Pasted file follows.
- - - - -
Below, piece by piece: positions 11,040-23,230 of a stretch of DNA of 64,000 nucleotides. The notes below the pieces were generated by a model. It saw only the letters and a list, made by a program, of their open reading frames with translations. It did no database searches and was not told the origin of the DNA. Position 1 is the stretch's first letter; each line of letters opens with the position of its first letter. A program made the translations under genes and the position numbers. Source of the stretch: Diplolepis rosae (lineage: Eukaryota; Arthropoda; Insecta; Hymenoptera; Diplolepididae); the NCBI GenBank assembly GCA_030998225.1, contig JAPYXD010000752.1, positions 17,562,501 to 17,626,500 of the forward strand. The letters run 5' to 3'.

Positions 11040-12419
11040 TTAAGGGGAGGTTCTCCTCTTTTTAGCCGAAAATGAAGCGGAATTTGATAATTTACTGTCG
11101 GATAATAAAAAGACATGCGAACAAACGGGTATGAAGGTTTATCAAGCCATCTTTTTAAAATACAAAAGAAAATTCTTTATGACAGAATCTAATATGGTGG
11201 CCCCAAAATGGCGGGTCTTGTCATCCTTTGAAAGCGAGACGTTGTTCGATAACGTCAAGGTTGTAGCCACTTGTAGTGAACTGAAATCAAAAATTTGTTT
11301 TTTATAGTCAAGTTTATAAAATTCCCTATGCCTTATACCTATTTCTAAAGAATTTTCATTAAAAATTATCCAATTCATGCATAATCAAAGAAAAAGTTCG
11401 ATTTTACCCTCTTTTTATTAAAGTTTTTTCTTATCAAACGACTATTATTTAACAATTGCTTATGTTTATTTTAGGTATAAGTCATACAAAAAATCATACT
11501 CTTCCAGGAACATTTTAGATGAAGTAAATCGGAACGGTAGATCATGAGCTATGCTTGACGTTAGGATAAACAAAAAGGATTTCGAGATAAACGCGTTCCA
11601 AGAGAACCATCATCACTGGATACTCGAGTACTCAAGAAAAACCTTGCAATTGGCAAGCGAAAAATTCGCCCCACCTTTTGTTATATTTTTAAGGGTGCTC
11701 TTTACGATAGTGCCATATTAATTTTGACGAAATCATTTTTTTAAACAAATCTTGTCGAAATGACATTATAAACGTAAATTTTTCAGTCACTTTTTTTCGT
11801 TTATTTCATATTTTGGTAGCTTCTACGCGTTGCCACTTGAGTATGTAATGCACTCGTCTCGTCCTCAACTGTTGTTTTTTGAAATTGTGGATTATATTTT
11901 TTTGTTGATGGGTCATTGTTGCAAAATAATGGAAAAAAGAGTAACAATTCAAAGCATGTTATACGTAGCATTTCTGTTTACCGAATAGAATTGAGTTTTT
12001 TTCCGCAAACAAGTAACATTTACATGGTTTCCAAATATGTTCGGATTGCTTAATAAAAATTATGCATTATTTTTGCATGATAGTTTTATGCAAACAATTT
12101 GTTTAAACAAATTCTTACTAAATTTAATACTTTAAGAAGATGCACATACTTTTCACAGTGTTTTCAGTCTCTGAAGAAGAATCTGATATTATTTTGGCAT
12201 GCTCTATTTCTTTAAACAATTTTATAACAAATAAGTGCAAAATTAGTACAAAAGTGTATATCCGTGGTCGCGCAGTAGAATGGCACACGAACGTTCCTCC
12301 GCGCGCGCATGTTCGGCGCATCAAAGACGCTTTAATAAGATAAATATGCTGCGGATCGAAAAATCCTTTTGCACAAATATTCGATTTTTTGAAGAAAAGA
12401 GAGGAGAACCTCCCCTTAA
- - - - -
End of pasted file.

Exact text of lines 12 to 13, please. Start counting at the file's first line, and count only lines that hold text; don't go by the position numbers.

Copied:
11901 TTTGTTGATGGGTCATTGTTGCAAAATAATGGAAAAAAGAGTAACAATTCAAAGCATGTTATACGTAGCATTTCTGTTTACCGAATAGAATTGAGTTTTT
12001 TTCCGCAAACAAGTAACATTTACATGGTTTCCAAATATGTTCGGATTGCTTAATAAAAATTATGCATTATTTTTGCATGATAGTTTTATGCAAACAATTT